A series of fortuitous coincidences has resulted in this rather unlikely scenario being enacted in our front yard this morning. Yes, we were laying carpet on the front lawn this morning – isn’t it easier to vacuum the carpet than mow the lawn? Only joking. It all has to do with our drought, of course and the imperative need to conserve our dwindling resources. In the colonial days when our climate here Southern Australia was much different (a lot wetter for one), the British immigrants who arrived wanted to shape this country into a slice of their homeland. So the native plants were uprooted, land was levelled, rivers diverted and huge plantings of European trees were effected on great expanses of manicured lawns. Ashes and beeches, oaks and elms…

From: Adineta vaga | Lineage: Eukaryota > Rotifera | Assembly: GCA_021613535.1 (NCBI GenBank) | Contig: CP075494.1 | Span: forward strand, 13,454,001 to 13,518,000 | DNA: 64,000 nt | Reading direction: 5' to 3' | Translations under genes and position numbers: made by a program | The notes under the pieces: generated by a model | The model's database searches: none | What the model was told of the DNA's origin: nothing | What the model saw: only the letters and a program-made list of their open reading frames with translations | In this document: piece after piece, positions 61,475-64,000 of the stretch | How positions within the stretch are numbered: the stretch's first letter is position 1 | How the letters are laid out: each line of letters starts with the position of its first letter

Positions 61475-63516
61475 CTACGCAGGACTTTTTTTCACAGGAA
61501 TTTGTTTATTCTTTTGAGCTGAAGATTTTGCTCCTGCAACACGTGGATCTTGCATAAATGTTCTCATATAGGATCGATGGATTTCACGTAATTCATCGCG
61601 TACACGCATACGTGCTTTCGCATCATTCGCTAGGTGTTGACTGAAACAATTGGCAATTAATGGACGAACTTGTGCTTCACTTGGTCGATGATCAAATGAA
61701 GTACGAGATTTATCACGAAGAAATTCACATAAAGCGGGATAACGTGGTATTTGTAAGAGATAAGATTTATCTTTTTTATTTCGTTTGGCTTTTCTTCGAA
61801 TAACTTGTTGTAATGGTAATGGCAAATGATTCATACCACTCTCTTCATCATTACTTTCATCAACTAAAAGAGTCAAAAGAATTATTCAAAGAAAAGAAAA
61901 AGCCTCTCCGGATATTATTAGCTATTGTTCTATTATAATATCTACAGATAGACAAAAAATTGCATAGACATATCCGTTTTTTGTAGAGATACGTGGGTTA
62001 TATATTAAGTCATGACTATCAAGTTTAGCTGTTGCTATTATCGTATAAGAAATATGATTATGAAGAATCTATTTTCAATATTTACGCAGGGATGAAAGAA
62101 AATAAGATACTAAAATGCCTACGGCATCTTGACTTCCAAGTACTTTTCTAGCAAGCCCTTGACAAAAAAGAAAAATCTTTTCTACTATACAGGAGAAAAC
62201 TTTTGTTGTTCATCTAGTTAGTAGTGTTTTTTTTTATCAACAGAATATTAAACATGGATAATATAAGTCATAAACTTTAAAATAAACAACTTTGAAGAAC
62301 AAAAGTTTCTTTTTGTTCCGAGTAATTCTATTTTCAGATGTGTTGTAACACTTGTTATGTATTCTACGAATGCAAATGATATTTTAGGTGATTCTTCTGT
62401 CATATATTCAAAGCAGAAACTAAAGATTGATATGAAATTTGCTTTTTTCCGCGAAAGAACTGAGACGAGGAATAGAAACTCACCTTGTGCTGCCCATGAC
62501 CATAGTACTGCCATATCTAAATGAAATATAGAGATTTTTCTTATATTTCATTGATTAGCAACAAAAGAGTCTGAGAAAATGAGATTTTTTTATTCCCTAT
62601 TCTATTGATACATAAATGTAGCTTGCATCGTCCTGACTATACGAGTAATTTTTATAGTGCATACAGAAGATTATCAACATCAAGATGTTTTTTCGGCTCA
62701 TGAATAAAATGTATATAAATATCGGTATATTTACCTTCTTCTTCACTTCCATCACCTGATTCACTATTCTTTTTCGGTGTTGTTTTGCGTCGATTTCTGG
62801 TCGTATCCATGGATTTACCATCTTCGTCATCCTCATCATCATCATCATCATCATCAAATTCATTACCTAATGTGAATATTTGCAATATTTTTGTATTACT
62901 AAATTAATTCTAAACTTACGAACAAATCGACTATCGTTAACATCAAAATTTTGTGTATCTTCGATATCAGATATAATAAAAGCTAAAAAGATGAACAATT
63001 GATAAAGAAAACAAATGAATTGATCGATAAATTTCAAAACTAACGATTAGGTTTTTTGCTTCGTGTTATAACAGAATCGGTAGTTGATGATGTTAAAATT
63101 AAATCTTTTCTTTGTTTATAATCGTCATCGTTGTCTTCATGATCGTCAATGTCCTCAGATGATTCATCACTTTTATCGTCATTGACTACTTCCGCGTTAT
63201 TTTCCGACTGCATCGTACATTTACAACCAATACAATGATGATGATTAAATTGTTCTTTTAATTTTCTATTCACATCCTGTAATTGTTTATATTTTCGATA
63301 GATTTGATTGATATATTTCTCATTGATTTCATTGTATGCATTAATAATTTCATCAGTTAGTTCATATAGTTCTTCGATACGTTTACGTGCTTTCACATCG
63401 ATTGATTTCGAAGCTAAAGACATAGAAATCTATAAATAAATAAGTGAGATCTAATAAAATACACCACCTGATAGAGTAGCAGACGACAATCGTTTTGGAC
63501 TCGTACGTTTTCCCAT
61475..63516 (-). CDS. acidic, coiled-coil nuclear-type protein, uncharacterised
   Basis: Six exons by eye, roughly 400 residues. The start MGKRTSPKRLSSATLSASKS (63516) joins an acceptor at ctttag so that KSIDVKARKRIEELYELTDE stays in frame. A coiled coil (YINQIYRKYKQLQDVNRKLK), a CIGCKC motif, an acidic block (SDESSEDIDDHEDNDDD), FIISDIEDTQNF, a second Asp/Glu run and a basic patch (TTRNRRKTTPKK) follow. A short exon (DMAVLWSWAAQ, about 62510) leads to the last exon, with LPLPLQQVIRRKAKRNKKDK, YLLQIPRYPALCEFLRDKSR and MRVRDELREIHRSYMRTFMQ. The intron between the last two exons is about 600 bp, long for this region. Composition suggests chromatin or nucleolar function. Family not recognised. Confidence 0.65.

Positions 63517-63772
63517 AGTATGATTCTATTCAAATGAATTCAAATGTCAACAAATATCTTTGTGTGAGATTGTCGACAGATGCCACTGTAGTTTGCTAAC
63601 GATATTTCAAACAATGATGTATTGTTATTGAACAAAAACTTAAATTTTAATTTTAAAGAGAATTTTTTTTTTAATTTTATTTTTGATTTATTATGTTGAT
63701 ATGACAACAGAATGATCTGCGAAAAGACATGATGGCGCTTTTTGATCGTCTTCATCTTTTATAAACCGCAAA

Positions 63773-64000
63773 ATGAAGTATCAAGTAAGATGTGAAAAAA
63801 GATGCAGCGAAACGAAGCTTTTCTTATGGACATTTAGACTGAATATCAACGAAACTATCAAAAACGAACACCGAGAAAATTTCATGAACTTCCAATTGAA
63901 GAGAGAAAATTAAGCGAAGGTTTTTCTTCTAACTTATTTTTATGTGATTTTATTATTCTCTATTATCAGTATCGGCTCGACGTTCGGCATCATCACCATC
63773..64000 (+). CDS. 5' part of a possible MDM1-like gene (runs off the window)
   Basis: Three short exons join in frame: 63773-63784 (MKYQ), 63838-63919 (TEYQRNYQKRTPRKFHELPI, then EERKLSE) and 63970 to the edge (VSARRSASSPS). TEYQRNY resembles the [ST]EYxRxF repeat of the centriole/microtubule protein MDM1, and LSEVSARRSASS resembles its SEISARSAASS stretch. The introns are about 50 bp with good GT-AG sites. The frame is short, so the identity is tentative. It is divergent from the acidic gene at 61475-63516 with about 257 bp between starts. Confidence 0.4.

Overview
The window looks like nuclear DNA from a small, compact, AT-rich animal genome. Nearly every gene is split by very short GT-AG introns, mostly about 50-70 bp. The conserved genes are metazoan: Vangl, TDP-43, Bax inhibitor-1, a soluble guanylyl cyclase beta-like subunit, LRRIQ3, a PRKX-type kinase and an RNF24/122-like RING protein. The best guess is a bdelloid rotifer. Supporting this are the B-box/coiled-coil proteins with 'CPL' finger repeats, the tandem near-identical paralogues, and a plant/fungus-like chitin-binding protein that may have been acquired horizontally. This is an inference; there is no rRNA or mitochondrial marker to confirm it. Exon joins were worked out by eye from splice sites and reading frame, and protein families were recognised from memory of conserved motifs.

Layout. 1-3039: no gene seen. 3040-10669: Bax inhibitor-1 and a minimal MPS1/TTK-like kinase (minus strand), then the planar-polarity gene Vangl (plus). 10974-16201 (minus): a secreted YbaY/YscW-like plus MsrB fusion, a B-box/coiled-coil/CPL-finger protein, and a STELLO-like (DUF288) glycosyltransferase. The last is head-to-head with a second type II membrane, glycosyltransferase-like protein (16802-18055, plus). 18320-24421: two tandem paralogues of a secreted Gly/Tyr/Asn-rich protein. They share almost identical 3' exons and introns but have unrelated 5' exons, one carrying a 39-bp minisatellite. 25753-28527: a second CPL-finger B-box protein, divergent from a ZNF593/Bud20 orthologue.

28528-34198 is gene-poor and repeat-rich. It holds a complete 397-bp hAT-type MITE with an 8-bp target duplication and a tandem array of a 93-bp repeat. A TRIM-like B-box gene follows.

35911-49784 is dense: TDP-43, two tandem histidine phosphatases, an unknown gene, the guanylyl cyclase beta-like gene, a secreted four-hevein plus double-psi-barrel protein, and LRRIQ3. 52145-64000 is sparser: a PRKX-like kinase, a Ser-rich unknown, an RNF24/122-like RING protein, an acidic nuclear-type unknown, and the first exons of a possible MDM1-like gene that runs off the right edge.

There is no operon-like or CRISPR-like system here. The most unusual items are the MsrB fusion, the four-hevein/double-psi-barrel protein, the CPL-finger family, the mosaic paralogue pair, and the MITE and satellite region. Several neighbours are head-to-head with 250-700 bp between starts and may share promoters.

We still try and preserve the great historic plantings in Melbourne’s large public parks and gardens, avenues and boulevards (Melbourne still has a healthy elm population, while in Europe, Dutch elm disease has decimated the trees), however, in house gardens it’s a different story. In the recent couple of decades our weather has progressively deteriorated and it is seldom one sees a green lawn. We can only water our gardens two days a week and even that between 6:00-8:00 am. Lawns are not to be watered and people are encouraged to plant native gardens, which tend to require very little water. We recycle quite a lot of our water and more and more people are putting in rainwater tanks.

Now, how did we end up carpeting our lawn? A colleague at work was asking if anybody wanted some river pebbles that he was getting rid of. I immediately put my hand, up as this little windfall of pebbles had given me ideas. On our morning walk, we then spotted the carpet and the rest is history. No more mowing, no watering and it will have a Zen-like effect (I hope) whenever I contemplate it.

The word of the day is apt:

conservation |ˌkänsərˈvā sh ən| noun